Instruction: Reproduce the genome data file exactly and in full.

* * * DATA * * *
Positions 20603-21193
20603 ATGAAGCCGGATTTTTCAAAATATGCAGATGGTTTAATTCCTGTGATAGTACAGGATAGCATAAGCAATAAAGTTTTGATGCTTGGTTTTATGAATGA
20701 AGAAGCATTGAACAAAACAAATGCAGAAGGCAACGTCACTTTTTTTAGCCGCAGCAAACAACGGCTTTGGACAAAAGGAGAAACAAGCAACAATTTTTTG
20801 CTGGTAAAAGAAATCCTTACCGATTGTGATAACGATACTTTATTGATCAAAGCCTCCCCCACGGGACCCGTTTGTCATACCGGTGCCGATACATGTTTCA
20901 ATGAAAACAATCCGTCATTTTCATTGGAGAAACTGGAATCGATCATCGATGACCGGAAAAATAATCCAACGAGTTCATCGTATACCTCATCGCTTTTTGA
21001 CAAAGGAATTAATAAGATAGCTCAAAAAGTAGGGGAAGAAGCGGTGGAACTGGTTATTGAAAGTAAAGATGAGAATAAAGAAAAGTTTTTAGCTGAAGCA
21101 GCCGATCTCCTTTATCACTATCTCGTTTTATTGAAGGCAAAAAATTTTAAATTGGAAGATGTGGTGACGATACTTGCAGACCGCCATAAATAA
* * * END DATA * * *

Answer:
Positions 20603-21193
20603 ATGAAGCCGGATTTTTCAAAATATGCAGATGGTTTAATTCCTGTGATAGTACAGGATAGCATAAGCAATAAAGTTTTGATGCTTGGTTTTATGAATGA
20701 AGAAGCATTGAACAAAACAAATGCAGAAGGCAACGTCACTTTTTTTAGCCGCAGCAAACAACGGCTTTGGACAAAAGGAGAAACAAGCAACAATTTTTTG
20801 CTGGTAAAAGAAATCCTTACCGATTGTGATAACGATACTTTATTGATCAAAGCCTCCCCCACGGGACCCGTTTGTCATACCGGTGCCGATACATGTTTCA
20901 ATGAAAACAATCCGTCATTTTCATTGGAGAAACTGGAATCGATCATCGATGACCGGAAAAATAATCCAACGAGTTCATCGTATACCTCATCGCTTTTTGA
21001 CAAAGGAATTAATAAGATAGCTCAAAAAGTAGGGGAAGAAGCGGTGGAACTGGTTATTGAAAGTAAAGATGAGAATAAAGAAAAGTTTTTAGCTGAAGCA
21101 GCCGATCTCCTTTATCACTATCTCGTTTTATTGAAGGCAAAAAATTTTAAATTGGAAGATGTGGTGACGATACTTGCAGACCGCCATAAATAA